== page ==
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Missy M

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About Missy M

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  1. I have chronic problems with edema from my Dysautonomia. My doctor prescribes a diuretic which helps (it does not add to my blood pressure instability, which they always worry about with POTS). In addition, water exercise helps my edema. This makes sense. I've read that water exercise is good for the limbic system. We figure (without knowing) that the edema may just be part of my chronic issue with electrolyte imbalances. We also figure the chronic electrolyte imbalances are most likely caused by the autonomic nervous system not regulating my electrolytes properly. Hope tha
  2. Editor's Note: Melissa Milton is a DINET volunteer who lends her hand to help wherever it is needed, most often on the forum. Melissa has also written articles for this newsletter, sharing her artistic view of the world with all of us. Melissa came to DINET as part of our Featured Members program and more of her art and her story can be seen on her featured page. Melissa Milton feels honored to be among the 2018 Rare Artist Contest Awardees. The annual Rare Artist Contest is sponsored by the EveryLife Foundation. The purpose of the contest is to raise awareness for rare diseases, as t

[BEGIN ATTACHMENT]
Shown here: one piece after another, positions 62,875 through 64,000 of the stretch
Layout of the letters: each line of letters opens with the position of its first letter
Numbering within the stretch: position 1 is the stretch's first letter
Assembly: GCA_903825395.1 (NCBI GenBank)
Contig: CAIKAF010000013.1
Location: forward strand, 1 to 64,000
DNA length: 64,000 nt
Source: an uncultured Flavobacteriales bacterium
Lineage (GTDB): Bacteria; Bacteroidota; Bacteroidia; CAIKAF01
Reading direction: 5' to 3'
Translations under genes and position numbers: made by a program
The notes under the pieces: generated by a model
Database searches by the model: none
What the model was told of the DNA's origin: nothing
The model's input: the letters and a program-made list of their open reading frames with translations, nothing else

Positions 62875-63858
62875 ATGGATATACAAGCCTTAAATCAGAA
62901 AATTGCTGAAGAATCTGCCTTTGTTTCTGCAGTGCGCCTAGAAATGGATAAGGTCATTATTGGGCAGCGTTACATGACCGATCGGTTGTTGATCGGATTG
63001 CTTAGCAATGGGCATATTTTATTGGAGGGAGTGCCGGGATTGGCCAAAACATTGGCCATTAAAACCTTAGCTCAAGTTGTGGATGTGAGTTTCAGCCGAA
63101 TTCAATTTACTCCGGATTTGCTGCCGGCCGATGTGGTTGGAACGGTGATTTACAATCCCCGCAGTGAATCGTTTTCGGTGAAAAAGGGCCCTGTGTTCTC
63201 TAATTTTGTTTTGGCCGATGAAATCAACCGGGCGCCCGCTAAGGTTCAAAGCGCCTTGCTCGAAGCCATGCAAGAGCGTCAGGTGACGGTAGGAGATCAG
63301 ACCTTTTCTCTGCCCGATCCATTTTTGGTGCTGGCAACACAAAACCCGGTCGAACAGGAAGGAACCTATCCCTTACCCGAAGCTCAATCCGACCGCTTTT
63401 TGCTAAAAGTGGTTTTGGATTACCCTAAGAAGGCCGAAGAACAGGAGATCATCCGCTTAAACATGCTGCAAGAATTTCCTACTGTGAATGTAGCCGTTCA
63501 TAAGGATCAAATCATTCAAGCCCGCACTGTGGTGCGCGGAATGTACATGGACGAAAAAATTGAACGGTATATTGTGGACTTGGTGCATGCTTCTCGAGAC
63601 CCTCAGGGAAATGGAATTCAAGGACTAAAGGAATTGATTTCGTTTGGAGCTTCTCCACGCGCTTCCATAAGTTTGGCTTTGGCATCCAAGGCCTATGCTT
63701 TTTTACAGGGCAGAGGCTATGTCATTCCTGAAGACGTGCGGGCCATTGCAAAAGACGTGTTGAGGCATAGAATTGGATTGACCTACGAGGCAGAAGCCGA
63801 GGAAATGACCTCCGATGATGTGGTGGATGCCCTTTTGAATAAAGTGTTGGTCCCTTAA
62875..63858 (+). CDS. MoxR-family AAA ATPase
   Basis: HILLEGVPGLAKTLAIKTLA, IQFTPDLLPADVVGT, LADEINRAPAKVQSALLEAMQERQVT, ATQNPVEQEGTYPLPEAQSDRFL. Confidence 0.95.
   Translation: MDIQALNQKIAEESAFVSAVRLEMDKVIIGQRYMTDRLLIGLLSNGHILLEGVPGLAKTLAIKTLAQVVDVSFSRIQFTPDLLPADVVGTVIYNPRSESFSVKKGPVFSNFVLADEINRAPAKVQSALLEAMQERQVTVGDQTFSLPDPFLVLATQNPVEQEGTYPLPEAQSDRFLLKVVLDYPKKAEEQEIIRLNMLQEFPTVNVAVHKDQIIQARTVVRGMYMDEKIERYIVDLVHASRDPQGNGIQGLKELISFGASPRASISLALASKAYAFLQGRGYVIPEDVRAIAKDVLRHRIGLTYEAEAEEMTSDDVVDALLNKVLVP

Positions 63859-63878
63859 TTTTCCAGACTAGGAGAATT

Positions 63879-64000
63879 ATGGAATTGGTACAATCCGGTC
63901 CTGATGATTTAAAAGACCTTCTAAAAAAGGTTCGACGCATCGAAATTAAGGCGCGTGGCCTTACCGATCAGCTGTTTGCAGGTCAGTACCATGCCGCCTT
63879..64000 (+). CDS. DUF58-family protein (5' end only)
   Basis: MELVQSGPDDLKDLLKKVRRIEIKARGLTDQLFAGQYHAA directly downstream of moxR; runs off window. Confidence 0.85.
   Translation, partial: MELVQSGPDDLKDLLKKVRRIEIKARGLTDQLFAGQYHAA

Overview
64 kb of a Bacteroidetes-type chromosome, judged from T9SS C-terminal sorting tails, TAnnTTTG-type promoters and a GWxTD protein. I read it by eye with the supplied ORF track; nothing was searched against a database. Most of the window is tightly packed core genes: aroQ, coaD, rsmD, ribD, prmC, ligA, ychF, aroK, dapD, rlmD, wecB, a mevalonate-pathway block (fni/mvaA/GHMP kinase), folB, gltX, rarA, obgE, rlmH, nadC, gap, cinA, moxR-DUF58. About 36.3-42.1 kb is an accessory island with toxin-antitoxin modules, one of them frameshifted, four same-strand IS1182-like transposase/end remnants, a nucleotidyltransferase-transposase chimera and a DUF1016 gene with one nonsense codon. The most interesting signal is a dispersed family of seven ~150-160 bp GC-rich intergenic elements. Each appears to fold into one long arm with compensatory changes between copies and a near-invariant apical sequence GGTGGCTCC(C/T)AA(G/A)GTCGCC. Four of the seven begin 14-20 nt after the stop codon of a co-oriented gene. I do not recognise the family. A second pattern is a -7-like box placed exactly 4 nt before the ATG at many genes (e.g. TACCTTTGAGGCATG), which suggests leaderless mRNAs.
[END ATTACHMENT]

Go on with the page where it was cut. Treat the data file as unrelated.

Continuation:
3. Age specific tools for managing chronic illness I’m no expert in the field of chronic illness. Nor am I any type of medical professional. However, I AM an older adult with eighteen years of experience in dealing firsthand with a chronic illness (dysautonomia). I’ve been asked to share my experiences, observations, and opinions. I’m happy to do so in case any of it may help someone else. In my opinion, when it comes to having a chronic illness it matters where you are located in your Life Cycle. By that, I mean that your current place in your “Life Timeline” (childhood, young adulthoo
  4. I agree. Sometimes simple is best.
  5. I’ve had dysautonomia for 18 years. Although in my case it has very gradually progressed over the years, and at this point does quite seriously impact my mobility, I have to say that I have no immediate plans to die. 😉